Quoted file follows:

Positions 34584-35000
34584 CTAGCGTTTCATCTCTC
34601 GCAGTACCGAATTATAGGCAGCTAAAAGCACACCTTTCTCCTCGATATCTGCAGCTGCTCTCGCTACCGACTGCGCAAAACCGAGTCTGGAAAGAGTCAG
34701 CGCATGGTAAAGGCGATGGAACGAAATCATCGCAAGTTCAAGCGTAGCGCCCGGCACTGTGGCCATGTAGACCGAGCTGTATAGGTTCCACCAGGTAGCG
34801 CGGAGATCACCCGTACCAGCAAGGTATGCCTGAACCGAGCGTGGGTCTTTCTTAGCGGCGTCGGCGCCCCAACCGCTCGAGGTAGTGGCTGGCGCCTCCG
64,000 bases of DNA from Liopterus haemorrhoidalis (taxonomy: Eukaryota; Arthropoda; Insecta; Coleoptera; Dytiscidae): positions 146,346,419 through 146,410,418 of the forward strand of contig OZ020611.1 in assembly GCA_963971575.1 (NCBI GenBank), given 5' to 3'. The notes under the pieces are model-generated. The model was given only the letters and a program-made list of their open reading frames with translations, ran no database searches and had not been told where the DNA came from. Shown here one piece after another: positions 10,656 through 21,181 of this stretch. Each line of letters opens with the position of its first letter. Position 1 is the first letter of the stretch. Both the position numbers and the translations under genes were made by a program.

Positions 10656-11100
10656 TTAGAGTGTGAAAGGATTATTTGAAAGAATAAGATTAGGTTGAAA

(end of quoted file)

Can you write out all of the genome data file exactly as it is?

Positions 34584-35000
34584 CTAGCGTTTCATCTCTC
34601 GCAGTACCGAATTATAGGCAGCTAAAAGCACACCTTTCTCCTCGATATCTGCAGCTGCTCTCGCTACCGACTGCGCAAAACCGAGTCTGGAAAGAGTCAG
34701 CGCATGGTAAAGGCGATGGAACGAAATCATCGCAAGTTCAAGCGTAGCGCCCGGCACTGTGGCCATGTAGACCGAGCTGTATAGGTTCCACCAGGTAGCG
34801 CGGAGATCACCCGTACCAGCAAGGTATGCCTGAACCGAGCGTGGGTCTTTCTTAGCGGCGTCGGCGCCCCAACCGCTCGAGGTAGTGGCTGGCGCCTCCG
64,000 bases of DNA from Liopterus haemorrhoidalis (taxonomy: Eukaryota; Arthropoda; Insecta; Coleoptera; Dytiscidae): positions 146,346,419 through 146,410,418 of the forward strand of contig OZ020611.1 in assembly GCA_963971575.1 (NCBI GenBank), given 5' to 3'. The notes under the pieces are model-generated. The model was given only the letters and a program-made list of their open reading frames with translations, ran no database searches and had not been told where the DNA came from. Shown here one piece after another: positions 10,656 through 21,181 of this stretch. Each line of letters opens with the position of its first letter. Position 1 is the first letter of the stretch. Both the position numbers and the translations under genes were made by a program.

Positions 10656-11100
10656 TTAGAGTGTGAAAGGATTATTTGAAAGAATAAGATTAGGTTGAAA